When Covid-19 hit, I decided to launch a project where I could have a creative outlet while shining the light on local people doing good things. So I created My Local Heroes, a celebration of Brooklynites who hold down the fort and make lives better with little fanfare and a lot of heart and smarts.

Eleanor Traubman ’91 runs a tutoring service in New York. She started My Local Heroes to spotlight people in her community making a difference.

I started by asking our mail carrier if I could take her photo and write a post about her. I then moved on to write about a boutique owner who has been sewing beautiful fabric face masks, a woman running an after school art program for youth in Red Hook, and a young woman, who, while running for local office, has been delivering food to residents in public housing. I shared the posts about these individuals on various neighborhood-based Facebook groups, as well as with local publications. The people reading the profiles were excited to see folks who they knew being recognized.

Looking back on the years that I was a student at Trinity, I can see the roots of the My Local Heroes project. One of the reasons I chose Trinity is that I wanted to go to school in an urban setting and get involved in the community that surrounded the campus. I led the Community Outreach Program, and both took and designed classes that were about progressive American social movements such as the Civil Rights Movement, the Women’s Rights Movement, and the Peace Movement. I was interested in learning more about how everyday people–not just people with formal titles or positions–make change. At the time, there was a lot of student activism on the campus and other campuses across the nation, so  experienced first-hand how our generation could have a voice and an impact on issues like racism, sexism, homophobia and poverty. Learning was not just about studying; it was also about doing, moving, participating, organizing and community-building.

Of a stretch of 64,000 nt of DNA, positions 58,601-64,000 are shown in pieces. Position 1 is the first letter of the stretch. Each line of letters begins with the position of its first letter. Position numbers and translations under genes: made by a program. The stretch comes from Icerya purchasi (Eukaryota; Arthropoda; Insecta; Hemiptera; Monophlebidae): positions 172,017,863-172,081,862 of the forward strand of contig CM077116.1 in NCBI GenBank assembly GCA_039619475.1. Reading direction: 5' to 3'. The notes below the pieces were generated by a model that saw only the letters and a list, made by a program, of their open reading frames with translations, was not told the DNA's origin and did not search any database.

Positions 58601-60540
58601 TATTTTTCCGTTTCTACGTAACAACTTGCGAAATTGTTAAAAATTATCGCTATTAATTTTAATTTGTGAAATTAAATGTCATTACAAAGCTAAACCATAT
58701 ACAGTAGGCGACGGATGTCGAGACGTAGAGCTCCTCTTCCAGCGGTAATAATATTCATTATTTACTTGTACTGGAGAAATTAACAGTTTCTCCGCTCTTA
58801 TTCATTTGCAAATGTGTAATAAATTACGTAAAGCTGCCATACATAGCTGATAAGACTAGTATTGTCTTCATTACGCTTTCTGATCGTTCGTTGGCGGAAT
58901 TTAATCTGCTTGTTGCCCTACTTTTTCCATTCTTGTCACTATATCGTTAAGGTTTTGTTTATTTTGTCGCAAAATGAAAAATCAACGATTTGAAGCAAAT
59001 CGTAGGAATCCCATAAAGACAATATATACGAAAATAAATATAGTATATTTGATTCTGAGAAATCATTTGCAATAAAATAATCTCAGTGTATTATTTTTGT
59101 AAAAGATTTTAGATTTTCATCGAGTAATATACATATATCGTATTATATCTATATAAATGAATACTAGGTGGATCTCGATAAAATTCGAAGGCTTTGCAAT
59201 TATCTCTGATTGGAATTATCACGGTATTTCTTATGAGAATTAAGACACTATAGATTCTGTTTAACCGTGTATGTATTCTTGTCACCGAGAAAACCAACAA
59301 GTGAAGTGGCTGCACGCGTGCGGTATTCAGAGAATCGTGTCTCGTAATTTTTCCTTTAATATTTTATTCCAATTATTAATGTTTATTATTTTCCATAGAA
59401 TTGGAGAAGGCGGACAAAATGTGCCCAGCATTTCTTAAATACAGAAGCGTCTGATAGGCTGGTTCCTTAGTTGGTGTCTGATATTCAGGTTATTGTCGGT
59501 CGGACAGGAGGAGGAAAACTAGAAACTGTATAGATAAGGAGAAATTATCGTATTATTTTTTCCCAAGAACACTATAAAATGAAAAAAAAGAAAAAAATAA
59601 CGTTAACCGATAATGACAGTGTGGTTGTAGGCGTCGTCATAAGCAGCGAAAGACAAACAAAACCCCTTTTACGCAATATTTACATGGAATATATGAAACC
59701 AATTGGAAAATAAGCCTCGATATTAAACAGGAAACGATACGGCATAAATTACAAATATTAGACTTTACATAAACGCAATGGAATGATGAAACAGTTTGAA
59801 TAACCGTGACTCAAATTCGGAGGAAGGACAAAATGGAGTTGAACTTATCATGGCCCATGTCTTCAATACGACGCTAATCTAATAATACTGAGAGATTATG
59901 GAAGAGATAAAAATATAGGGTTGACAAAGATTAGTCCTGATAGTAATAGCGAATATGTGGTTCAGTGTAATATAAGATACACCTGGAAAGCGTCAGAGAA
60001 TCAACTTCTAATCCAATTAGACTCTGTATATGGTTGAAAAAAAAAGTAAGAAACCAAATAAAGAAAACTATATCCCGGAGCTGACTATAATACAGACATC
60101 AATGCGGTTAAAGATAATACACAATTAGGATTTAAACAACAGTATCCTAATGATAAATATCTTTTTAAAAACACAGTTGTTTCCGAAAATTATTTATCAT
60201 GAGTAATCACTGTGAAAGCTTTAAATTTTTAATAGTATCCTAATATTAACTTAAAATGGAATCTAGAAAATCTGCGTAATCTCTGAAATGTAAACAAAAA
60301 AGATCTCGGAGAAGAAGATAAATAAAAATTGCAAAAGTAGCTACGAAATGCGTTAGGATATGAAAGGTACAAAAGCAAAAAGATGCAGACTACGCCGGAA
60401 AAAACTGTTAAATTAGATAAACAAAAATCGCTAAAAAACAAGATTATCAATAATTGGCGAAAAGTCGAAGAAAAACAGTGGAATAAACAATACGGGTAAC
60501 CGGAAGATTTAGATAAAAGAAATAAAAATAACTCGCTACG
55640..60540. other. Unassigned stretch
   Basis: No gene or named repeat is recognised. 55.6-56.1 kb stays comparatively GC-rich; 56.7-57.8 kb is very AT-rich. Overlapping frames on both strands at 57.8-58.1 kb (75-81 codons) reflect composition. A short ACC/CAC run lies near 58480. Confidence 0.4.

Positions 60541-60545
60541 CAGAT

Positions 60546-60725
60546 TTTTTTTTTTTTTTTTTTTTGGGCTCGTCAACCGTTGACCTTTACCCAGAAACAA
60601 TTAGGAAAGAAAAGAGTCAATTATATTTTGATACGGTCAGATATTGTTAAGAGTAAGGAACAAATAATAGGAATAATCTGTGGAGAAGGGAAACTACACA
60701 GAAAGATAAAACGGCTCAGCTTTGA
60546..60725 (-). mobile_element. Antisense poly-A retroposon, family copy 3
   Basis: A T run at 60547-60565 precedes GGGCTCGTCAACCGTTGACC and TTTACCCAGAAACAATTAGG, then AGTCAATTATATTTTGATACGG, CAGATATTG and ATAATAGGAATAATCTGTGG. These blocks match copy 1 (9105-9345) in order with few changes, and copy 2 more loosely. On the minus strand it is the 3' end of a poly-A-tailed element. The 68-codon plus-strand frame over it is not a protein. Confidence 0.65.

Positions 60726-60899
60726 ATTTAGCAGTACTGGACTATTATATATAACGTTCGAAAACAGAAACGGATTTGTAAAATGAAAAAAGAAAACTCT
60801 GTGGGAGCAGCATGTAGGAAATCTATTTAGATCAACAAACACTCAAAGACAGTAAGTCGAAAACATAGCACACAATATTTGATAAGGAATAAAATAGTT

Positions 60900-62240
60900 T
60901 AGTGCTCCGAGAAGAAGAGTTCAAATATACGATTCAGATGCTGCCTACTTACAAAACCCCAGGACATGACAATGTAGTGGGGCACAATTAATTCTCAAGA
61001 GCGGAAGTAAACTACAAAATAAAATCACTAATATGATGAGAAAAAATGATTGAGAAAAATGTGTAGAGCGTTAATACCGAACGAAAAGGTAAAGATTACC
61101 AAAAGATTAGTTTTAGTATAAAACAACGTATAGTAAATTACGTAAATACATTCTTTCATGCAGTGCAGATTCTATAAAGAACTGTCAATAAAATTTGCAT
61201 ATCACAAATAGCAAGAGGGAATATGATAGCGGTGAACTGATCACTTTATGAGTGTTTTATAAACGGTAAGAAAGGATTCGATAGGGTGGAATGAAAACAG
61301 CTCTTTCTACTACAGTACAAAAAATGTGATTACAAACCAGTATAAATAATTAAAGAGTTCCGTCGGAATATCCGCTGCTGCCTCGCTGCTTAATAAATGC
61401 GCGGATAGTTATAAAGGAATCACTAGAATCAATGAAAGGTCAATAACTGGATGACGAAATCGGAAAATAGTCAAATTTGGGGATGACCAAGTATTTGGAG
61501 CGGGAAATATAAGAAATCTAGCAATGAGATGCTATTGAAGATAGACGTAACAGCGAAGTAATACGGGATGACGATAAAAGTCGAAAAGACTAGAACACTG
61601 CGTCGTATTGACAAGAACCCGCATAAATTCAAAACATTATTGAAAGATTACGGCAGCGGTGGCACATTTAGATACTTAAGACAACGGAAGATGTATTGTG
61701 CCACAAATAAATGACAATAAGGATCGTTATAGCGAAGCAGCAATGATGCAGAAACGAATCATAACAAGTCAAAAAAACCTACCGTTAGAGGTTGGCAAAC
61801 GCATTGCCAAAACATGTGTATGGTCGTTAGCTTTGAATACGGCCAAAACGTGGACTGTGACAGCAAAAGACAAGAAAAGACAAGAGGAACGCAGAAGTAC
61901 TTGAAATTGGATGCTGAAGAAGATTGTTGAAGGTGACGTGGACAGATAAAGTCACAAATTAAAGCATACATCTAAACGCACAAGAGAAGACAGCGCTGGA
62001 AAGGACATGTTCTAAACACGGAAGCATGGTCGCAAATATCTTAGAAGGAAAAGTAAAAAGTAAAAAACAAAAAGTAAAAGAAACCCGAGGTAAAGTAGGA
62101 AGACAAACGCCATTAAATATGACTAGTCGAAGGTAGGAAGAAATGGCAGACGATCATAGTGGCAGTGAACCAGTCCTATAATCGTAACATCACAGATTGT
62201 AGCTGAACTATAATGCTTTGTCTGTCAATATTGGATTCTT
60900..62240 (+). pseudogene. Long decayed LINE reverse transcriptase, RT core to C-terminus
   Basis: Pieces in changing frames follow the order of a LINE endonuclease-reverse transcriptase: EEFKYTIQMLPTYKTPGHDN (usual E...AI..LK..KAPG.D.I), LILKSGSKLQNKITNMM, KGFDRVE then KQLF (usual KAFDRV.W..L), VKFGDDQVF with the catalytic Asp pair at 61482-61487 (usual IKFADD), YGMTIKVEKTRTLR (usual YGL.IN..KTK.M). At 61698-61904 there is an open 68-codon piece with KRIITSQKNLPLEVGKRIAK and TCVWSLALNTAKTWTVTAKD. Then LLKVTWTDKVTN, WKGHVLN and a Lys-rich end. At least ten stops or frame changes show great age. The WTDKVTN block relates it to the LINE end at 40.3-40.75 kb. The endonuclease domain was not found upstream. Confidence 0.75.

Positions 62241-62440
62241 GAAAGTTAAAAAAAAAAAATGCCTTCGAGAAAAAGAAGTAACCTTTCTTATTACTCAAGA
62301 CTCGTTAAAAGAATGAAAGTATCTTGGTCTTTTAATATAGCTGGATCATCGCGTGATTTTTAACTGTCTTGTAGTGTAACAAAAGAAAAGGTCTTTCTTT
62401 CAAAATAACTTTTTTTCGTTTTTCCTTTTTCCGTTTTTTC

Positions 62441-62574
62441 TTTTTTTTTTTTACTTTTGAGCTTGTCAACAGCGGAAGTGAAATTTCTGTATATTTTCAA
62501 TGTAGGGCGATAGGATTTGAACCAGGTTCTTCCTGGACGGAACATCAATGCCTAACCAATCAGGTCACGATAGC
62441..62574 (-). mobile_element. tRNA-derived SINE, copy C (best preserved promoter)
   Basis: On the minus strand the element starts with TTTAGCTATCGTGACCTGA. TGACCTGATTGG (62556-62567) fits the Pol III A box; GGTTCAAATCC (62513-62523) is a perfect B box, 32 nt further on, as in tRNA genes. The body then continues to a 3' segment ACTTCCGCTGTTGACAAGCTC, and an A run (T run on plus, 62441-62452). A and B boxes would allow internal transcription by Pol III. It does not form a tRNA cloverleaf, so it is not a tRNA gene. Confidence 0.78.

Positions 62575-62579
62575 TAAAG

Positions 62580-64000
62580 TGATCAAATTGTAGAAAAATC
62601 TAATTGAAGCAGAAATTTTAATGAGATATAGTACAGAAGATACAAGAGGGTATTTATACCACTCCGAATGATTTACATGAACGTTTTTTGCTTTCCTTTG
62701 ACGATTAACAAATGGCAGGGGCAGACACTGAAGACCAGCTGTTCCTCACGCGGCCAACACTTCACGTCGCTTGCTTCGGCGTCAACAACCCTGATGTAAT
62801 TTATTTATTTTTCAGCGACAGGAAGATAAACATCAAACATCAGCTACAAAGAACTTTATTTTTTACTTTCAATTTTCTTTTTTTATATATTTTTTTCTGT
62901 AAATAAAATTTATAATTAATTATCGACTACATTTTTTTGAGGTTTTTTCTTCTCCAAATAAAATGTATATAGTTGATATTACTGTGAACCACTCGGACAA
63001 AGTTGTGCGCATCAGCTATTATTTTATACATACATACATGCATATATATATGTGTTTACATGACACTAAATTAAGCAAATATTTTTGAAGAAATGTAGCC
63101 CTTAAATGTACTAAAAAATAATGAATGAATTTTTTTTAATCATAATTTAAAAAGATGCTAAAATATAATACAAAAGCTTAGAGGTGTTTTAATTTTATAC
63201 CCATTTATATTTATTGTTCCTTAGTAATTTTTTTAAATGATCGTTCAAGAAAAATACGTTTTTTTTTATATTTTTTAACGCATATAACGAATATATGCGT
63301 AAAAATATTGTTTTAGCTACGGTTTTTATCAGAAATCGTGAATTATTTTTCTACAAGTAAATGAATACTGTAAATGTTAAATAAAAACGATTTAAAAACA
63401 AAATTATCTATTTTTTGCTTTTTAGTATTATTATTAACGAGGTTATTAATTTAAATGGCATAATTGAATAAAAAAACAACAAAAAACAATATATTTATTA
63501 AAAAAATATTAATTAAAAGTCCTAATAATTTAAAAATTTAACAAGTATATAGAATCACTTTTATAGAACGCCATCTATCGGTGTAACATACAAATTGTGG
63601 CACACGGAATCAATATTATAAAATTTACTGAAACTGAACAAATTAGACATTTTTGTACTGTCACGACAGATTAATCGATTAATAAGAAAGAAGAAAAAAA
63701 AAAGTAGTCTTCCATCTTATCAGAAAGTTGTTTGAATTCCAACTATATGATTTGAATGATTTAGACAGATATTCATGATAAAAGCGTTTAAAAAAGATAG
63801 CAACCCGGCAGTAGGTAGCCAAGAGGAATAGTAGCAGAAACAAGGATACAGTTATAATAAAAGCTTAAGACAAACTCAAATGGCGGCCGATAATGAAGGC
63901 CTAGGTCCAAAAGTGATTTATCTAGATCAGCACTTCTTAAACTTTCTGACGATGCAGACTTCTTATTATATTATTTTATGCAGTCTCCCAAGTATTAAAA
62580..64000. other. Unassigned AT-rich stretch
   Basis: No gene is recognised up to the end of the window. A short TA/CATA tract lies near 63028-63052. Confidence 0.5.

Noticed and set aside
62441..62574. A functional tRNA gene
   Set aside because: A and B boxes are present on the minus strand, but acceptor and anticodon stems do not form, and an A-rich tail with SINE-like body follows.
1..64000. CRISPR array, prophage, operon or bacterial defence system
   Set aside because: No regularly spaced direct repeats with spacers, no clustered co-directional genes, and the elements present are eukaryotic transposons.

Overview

Covid-19 has necessitated that we, as a society, pay closer attention to those near us, our neighbors, local businesses, and essential service providers, and recognize the value that each person brings to the table. We are being asked to look out for each other, support each other, and cheer each other on as we work to get to the other side of this. I hope that my project can, in some small way, further this effort.

Two bakery employees from Traubman’s neighborhood in Brooklyn. They were spotlighted on her page.
If you would like more information about the My Local Heroes project, please contact  [email protected].
Contact Tess Dudek-Rolon if you would like to be featured in our next “Bantam Check-in”. We want to hear from you!